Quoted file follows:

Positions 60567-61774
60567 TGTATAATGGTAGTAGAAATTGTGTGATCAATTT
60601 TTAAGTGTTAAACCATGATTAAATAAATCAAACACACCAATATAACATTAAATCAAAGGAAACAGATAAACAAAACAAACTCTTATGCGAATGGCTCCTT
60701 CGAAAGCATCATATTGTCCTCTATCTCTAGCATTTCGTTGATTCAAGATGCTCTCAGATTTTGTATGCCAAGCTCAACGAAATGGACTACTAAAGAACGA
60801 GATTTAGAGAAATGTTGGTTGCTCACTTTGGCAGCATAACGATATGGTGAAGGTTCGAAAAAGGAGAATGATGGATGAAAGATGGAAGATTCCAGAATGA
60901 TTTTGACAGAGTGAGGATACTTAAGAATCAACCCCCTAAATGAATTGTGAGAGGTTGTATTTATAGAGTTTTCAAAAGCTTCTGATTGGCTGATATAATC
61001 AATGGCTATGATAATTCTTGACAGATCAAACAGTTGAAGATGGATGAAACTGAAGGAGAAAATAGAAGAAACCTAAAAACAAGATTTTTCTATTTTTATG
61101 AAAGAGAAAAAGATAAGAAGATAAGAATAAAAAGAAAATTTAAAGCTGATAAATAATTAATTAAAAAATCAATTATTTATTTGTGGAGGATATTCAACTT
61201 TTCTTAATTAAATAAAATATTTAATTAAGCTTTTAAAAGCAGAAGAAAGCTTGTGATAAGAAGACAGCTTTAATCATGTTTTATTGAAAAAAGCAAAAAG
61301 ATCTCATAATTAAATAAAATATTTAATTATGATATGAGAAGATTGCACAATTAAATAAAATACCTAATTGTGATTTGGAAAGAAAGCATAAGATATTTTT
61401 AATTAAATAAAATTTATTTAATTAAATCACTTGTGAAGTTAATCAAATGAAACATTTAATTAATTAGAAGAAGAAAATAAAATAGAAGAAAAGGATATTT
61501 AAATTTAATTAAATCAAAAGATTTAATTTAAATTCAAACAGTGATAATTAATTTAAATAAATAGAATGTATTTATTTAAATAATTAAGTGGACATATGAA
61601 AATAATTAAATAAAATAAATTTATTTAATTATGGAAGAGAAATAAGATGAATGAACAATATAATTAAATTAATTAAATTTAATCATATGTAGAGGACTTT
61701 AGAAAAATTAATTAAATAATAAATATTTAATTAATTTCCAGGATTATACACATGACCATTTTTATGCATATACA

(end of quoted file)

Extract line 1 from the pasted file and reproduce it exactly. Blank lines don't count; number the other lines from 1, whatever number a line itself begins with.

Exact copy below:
Positions 60567-61774